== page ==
RBC Heritage Round 2 Betting Picks, Preview: There’s Value on Tony Finau at 28-1
Tom Pennington/Getty Images. Pictured: Tony Finau
One of the great things about sports gambling is that there’s always another opportunity right around the corner.
In my preview content this week – video, audio and written work, just so I could be wrong on as many platforms as possible – I named Hideki Matsuyama as my favorite outright play for the RBC Heritage. He thanked me for my confidence in him by opening with a 3-over 74 on Thursday.
While I’m sure the social media trolls will taunt me for the pick, allow me to peel back the curtain a little bit.
All of that preview work is completed by Monday or early-Tuesday. Of course, by the time the first round kicks off on a given week, opinions can change.
Now, I’m not disowning my Hideki call. That was (so far) an awful decision, though I’ll at least point out that many of my other favorite plays started well. I will say, though, that by the time Wednesday night had rolled around, I’d started liking Tony Finau more and more, to the point where I bet him nearly as much as Matsuyama.
(You can follow all my picks in The Action Network App – and yes, please feel free to screenshot my all-time record and send it to me. That’s original.)
Through one round, I can’t say I like Matsuyama very much, considering he’s already 10 shots off the lead, but I do still like Finau, whose struggles to win a second PGA TOUR title over the past four years could be offset this week by the fact that the big hitter tends to play well on short courses.
RBC HERITAGE PROMO! Win $100 if Jordan Spieth makes just ONE birdie all week
On Thursday, Finau was positive strokes gained in every major statistical category while posting a 5-under 66. Even more enticing is the fact that his strokes gained tee-to-green number of 3.61 ranked ninth in the field.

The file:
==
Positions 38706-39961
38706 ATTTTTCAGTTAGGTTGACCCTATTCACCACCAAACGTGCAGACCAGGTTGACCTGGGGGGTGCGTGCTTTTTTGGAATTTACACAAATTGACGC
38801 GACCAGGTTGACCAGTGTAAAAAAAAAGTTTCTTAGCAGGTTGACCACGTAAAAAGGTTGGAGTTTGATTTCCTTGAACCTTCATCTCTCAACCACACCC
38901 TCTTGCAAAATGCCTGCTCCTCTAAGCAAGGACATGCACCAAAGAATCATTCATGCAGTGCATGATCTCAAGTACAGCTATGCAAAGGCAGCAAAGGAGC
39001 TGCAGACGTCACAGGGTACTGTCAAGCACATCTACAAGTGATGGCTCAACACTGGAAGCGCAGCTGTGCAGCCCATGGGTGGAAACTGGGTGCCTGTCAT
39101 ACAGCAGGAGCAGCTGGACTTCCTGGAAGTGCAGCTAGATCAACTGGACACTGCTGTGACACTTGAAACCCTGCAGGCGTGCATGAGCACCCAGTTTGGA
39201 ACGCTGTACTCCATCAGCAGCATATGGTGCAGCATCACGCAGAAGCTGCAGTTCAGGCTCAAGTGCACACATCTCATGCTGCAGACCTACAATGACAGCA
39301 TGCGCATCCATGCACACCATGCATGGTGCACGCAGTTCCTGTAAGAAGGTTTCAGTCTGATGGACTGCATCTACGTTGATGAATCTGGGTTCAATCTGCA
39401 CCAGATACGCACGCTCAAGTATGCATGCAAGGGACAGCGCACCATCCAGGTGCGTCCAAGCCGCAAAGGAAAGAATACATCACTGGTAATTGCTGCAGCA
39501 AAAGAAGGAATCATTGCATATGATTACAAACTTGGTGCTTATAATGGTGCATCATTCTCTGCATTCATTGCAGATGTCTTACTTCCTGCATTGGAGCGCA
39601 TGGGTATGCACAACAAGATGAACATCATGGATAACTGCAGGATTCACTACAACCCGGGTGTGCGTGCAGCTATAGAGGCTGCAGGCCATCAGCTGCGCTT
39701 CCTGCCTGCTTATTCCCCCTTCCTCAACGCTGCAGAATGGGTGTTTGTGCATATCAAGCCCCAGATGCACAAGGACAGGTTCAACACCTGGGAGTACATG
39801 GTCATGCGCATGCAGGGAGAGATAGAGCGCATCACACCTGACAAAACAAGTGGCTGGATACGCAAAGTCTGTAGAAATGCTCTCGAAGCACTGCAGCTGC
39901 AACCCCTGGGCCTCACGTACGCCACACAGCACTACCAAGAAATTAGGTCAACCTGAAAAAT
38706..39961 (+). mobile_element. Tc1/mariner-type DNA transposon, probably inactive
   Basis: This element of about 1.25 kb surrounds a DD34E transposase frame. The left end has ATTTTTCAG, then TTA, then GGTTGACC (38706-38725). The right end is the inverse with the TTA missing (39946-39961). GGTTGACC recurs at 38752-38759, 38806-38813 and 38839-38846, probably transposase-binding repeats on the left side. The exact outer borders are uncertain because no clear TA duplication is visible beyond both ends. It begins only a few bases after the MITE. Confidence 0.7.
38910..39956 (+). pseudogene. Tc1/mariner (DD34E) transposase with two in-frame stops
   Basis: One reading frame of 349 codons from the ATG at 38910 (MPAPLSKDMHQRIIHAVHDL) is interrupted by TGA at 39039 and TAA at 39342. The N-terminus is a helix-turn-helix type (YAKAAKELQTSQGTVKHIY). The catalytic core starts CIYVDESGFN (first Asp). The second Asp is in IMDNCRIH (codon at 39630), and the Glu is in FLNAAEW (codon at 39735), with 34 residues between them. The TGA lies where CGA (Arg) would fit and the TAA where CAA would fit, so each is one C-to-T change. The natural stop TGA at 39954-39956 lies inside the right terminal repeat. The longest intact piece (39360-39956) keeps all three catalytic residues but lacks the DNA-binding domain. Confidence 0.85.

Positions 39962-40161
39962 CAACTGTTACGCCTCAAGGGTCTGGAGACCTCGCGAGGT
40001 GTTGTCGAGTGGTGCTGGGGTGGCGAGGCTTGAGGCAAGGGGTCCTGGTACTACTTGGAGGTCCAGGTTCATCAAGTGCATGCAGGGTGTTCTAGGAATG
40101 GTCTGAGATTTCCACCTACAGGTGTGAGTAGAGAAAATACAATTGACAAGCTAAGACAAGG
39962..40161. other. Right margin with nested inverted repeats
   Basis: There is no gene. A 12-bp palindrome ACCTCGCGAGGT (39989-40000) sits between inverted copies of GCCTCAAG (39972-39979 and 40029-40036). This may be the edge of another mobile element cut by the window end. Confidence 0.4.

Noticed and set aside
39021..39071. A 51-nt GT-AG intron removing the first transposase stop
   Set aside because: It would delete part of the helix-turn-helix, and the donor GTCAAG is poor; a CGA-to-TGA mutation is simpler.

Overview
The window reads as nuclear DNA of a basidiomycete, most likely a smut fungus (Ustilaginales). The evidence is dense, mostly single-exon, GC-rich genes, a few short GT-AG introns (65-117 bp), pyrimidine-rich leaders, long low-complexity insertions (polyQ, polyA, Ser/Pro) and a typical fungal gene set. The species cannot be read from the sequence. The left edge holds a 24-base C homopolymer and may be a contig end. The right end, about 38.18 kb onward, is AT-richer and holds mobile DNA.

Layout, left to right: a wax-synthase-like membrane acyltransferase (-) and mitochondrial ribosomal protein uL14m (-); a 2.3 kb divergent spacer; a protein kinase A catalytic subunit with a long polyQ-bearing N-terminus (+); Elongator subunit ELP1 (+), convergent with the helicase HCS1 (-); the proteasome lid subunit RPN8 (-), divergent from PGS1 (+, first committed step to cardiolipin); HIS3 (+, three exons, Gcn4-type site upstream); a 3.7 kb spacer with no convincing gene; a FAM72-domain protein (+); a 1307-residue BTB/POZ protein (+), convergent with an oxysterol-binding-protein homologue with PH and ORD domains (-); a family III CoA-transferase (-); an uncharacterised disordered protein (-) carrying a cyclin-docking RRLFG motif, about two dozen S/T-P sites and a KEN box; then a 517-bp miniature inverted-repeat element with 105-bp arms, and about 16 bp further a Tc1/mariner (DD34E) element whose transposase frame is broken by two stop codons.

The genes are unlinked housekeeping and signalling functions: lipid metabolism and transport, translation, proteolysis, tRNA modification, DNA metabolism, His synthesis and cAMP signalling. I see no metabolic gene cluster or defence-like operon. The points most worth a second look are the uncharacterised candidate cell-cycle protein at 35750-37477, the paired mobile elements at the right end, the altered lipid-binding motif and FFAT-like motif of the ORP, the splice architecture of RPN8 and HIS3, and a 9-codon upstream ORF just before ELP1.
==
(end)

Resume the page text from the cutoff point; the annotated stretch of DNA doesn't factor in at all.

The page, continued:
Currently at +2800 to win at BetMGM, I don’t mind a play on Finau with 54 holes remaining. If you only have one pre-tourney outright – and maybe you got some bad advice and took a guy who shot 74 or something – and want to add to the card, Finau would probably be my guy right now.
Let’s get to some R2 matchups…
Hideki Matsuyama (+125) over Gary Woodland
What? Did you really think I was gonna abandon my guy right away? OK, so Hideki didn’t exactly have his best stuff in the first round. He’s been known to mount strong comebacks, though. Three times this season, he’s started with scores of 73 or higher.
On those three occasions, his ensuing Friday score was 67. Even though he might need something lower than that to make the cut, there’s a good chance he figures something out, meaning there’s value in the plus-money here.
Lucas Glover (-118) over Charl Schwartzel
Nothing about Schwartzel’s game really gets me too excited these days, as he had four MCs in six starts before the COVID-19 shutdown. Glover, on the other hand, is a guy I liked here before the first round and he won this matchup by two strokes in the opener.
I’d ride him again here, as his ball-striking should continue to keep him in the red.
Jon Rahm (-112) over Justin Rose
The world’s second-ranked player was cruising along Thursday afternoon, making three birdies in his opening five holes. Soon, though, the birdies started turning into pars, and it got away from him late, as he posted a double-bogey and a bogey in his last five holes to shoot even-par 71.
Rose was one better, but even though he finished T-3 last week, I’m still not sold. A split with his previous club manufacturer (which should be a good move) and a split from his longtime coach (which remains to be seen) don’t seem like issues now, but he doesn’t have much of a comfort zone to rely on.
I like the number here for Rahm.
Luke List (-106) over Vaughn Taylor
Playing in the day’s first tee time, Taylor led for much of the early part of the morning, eventually shooting a 4-under 67. Looking at the stats, though, he did a lot of that with smoke and mirrors, riding a hot short game to overcome his ball-striking woes.
That’s often not sustainable, so I’d rather pivot here to List, who posted a score two strokes higher, but hit the ball better and is fresh off a Korn Ferry Tour win last week.
Sebastian Munoz (+145) over Ian Poulter
One of the most underrated players on the PGA TOUR – at least from the standpoint of talent vs. how much he’s ever talked about – Munoz posted a 6-under 65 in the opener, which is only one off the lead, but still wasn’t good enough for low score in his three-ball, as Poulter is tied for the lead after a 64. We’ve seen this movie before.
Last week, Poulter opened with a 66, only to back it with 70 the next day. At such a large underdog, I like Munoz to back up his low one more than his playing partner.